The 2015 CTC&G Innovation in Design Winners: Architecture

Architecture projects range from a country cabin to a high-tech shingle style



The 2015 CTC&G IDA Architecture Winner: Reese Owens Architects

Winner: Reese Owens Architects
An updated hunting lodge takes its cues from nature itself

Reese Owens’ clients, a couple with four children, wanted a place built from what the architect calls a “log and twig vocabulary.” Owens, generally a chameleon who can do modernist when his clients want modernist, and classic when they want classic, explored getting as close to nature as possible with this house, nestled lakeside in New Preston.

A series of timber pieces frames a single open living space; the squareness of the beams and columns provide structured visual cues around the wild nature beyond. A master bedroom, a kids’ room (complete with bunk beds) and a kitchen detailed with perfectly articulated reclaimed wood cabinets bring to mind a tiny, rustic and yet thoroughly updated hunting cabin—a directive Owens gave to the clients, who hired New York–based designer Ellen Hamilton for the interiors.

“You study all the same relationship and details,” Owens says of working with this much wood in a relatively simple—yet by no means easy—way. “But you’re working in an entirely different style that is just as challenging.”

The front porch blends the barrier between inside and outside, long a conceptual challenge for architects. “They’re willfully traded here,” the architect points out. For instance, “the edge of the building is a tree instead of a milled post.”

This adoption of nature and re-adoption of wood—the main building material is all reclaimed and re-milled from a variety of regional sources—lends itself to a project that is at once solid and ethereal, homey and conceptually inspired. In this house, Owens has blended the strength of a log and the flexibility of a twig.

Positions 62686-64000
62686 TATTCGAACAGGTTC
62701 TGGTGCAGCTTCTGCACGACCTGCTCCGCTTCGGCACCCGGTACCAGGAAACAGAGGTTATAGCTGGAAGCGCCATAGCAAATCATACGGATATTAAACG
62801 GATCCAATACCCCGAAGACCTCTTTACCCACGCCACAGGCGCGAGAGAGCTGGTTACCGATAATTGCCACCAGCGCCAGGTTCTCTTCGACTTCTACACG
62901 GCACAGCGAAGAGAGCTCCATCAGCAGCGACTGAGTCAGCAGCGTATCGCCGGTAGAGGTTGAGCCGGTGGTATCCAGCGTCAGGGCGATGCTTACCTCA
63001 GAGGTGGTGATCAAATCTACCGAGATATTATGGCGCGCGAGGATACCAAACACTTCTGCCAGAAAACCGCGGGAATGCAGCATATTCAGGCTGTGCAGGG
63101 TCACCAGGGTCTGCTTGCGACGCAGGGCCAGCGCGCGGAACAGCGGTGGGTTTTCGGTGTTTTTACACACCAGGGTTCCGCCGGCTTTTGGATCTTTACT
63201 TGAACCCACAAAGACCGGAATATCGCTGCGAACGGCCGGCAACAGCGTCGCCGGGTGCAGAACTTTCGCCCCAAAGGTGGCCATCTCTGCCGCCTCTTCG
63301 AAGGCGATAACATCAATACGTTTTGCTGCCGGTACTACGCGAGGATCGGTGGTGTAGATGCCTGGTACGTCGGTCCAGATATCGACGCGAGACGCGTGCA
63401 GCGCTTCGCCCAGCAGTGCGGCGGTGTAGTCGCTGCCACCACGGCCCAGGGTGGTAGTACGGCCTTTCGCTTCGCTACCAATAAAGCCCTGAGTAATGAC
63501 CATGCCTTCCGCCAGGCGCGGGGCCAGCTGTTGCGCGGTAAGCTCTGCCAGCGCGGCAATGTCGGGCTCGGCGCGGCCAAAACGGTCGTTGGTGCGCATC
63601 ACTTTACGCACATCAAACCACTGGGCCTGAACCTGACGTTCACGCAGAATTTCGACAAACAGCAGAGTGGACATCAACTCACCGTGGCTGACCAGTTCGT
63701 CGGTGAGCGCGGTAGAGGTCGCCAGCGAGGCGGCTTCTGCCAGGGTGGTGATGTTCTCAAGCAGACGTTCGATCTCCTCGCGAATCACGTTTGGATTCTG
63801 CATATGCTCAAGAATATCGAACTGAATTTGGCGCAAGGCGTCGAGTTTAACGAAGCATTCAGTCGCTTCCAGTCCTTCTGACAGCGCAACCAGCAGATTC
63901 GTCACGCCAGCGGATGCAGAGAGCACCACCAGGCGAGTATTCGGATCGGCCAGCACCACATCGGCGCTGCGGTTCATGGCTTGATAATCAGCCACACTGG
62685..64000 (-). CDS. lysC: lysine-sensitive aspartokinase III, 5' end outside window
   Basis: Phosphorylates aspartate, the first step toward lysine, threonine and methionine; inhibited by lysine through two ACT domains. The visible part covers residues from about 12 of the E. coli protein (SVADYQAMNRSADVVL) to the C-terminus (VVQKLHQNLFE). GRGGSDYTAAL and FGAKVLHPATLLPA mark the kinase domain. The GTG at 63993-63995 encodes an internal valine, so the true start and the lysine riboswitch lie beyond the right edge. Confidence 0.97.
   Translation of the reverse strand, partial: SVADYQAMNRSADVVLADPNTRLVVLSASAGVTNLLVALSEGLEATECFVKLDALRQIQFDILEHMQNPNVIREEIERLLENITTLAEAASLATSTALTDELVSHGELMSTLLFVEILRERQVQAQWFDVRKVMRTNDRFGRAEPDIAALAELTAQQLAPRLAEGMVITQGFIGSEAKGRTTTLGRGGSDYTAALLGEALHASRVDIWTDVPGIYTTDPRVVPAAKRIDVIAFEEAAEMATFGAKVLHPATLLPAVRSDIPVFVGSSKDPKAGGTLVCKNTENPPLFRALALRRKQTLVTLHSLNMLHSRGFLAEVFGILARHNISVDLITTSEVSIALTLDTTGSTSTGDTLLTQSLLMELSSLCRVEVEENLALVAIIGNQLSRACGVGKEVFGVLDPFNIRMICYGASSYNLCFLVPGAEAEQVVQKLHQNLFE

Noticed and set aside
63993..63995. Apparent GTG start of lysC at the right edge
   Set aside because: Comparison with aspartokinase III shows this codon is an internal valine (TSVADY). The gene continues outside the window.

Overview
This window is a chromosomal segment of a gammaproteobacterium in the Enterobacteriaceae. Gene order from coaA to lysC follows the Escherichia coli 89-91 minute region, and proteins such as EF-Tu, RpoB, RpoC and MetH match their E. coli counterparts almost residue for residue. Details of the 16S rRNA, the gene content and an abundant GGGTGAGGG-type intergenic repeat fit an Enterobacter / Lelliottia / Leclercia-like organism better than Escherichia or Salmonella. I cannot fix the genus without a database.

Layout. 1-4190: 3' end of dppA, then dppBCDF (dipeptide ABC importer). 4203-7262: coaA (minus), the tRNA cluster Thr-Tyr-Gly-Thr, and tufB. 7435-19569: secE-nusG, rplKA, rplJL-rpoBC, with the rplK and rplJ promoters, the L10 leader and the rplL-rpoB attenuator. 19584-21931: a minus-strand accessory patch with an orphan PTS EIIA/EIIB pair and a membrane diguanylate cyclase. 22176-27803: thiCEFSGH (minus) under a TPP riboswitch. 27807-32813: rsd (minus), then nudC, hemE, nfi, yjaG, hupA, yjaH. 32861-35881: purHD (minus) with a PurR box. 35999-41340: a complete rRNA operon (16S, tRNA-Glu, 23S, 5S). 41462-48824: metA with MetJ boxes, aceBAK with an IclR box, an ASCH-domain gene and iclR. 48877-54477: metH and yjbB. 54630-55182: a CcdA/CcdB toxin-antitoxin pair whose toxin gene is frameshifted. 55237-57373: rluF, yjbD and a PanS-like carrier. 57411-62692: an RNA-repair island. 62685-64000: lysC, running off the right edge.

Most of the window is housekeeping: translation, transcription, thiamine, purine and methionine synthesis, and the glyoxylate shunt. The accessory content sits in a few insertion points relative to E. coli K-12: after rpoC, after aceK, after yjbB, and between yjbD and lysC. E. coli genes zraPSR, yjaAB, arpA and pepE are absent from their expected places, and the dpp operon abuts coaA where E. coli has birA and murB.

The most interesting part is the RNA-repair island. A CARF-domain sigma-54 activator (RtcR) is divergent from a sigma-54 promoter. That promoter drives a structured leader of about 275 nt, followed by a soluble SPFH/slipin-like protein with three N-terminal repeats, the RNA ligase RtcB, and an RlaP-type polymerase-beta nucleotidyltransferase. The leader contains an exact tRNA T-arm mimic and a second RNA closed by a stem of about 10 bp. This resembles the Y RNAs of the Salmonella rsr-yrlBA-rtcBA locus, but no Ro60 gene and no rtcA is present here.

The 2015 CTC&G IDA Architecture Innovator 2: Robert Dean Architects

Innovator 2: Robert Dean Architects
Second time is a charm in a re-imagined midcentury modern

“We wanted the midcentury modern roots to be apparent,” Robert Dean says. “But we weren’t detailing everything as an imitation of what someone would have done in 1959.” The architect is talking about a Wilton house he built twice—once as a restoration of a midcentury modern house, and then the second time as a ground-up build that became necessary after a fire devastated his original project. “Since we were essentially reconstructing every square inch, we didn’t treat it as a restoration so much.” Midcentury modern roots are clear in the square footprints and the walls of glass, not to mention the crisp lines within. Dean married a simple and modern design ethic with up-to-date technology for those glass walls, using small and operable windows that allowed for more airflow and temperature control than true midcentury modern inadvertent greenhouses tend to. Inside, an expanded staircase creates a sense of openness central to modernist tenets and also to the family life his clients wanted. “They’re very appreciative of the art of design,” Dean says of the couple—a magazine editor and his wife, who hired New York–based Carrier and Company to complete the interiors.

The 2015 CTC&G IDA Architecture Innovator 3: Douglas Vanderhorn Architects

Innovator 3: Douglas Vanderhorn Architects
A high-tech heart beats in a quintessential shingle-style home

For a waterfront site, Douglas VanderHorn’s clients wanted a brand-new house—that happened to look as if it had been there for years, yet was designed with enough of a contemporary understanding of how families live today that it could work for a bustling crowd. To get a classic look, VanderHorn used “a variety of different techniques—bay windows and other elements—to give us the architectural opportunity for large windows, and lots of them.”

Drawing light into the classically organized and detailed house was a major intervention, as was keeping some of the old trees that grew close to the house. “That really helped the house look like it was settled in,” VanderHorn says. The buildable square footage was somewhat limited, so the architect paid extra attention to the basement, allowing for a walk-out area carved into the hillside that added space without drawing from the overall limit.

The house looks like it was built in 1915, but the technology, though hidden away, is very advanced. Insulated with a spray foam and geothermally temperature controlled, the house uses all eco-sensitive LED lighting and is controlled by a smart-house system that allows for the electrical elements to be operated from anywhere—electrical elements generated by its own gas-fired co-generation system. “Our houses look like classics from the outside,” VanderHorn says, “and yet, they’re very high tech.”

A version of this article appeared in the July/August 2015 issue of Connecticut Cottages & Gardens with the headline: Architecture.

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